Memphis – On Tuesday, February 19, over 300 students from the Memphis Academy of Science & Engineering (MASE) arrived at Christian Brothers University (CBU) to discover what is engineering and to explore the careers that they can enter upon earning an engineering degree. The students attended a presentation by the CBU engineering faculty and IBM representatives, Greg Dodson Consulting IT Architect and Jay Dennis, Client Executive, in the University Theater; and then observed demonstrations in the engineering labs ranging from instrumentation to environmental.
The MASE visit is part of the activities at CBU and IBM to celebrate National Engineer’s Week (EWeek), a coalition of more than 75 engineering, professional, and technical societies and more than 50 corporations and government agencies, began in 1951. It’s held each year around the time of George Washington’s birthday who, as a surveyor, is often considered America’s first engineer. Founded by the National Society of Professional Engineers, the week is dedicated to ensuring a diverse and well-educated future engineering workforce by increasing understanding of and interest in engineering and technology careers among young students and by promoting pre-college literacy in math and science. Among the oldest of America’s professional outreach efforts, EWeek also raises public understanding and appreciation of engineering contributions to society.
IBM, a long-time supporter of Engineers Week and national lead corporate sponsor in 1992 and 2001, co-sponsored the MASE visit. Dot Neale, IBM Corporate Citizenship Manager in Memphis states, “IBM embraces EWeek as a global celebration of the engineering profession. By supporting EWeek, IBM hopes to encourage future engineers and to develop a stronger, more diverse engineering profession as we meet the challenges of a rapidly expanding, global workforce.”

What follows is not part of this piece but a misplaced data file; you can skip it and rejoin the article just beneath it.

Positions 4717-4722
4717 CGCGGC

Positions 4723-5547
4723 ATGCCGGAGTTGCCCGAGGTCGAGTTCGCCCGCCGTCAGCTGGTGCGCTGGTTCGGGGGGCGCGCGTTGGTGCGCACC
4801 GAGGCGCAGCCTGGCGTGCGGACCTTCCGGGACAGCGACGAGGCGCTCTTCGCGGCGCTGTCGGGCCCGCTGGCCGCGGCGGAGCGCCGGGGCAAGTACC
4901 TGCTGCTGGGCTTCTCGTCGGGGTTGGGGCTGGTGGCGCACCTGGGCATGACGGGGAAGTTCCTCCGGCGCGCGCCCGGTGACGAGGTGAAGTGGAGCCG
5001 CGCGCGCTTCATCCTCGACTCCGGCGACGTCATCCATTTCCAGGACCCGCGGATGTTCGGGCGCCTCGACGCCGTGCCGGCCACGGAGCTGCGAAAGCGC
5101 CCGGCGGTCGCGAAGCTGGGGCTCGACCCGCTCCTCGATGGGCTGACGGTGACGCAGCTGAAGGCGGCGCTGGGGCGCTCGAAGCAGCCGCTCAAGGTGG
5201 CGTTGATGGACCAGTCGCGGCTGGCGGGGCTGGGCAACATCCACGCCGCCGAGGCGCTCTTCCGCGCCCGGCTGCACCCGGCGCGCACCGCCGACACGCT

CBU is committed to providing educational opportunities to middle and high school students that allow them to explore the vast careers available in the engineering fields. “Our engineering faculty is dedicated to offering workshops, seminars, tours, and presentations to all middle and high schools to help them develop an understanding of and interest in engineering and technology careers. They strive for CBU to be an engineering resource for all students in the Mid-South area,” explained Eric Welch, CBU School of Engineering dean.
MASE, a math and science preparatory school, was Tennessee’s first charter school founded in 2003. Tommie Henderson serves as the principal. Since technology, math, science and engineering are cornerstones of success in many careers, MASE utilizes creative methods and venues to exposes students to technology. This visit to CBU represents one of the many ways that MASE exposes their students to the field of engineering. ###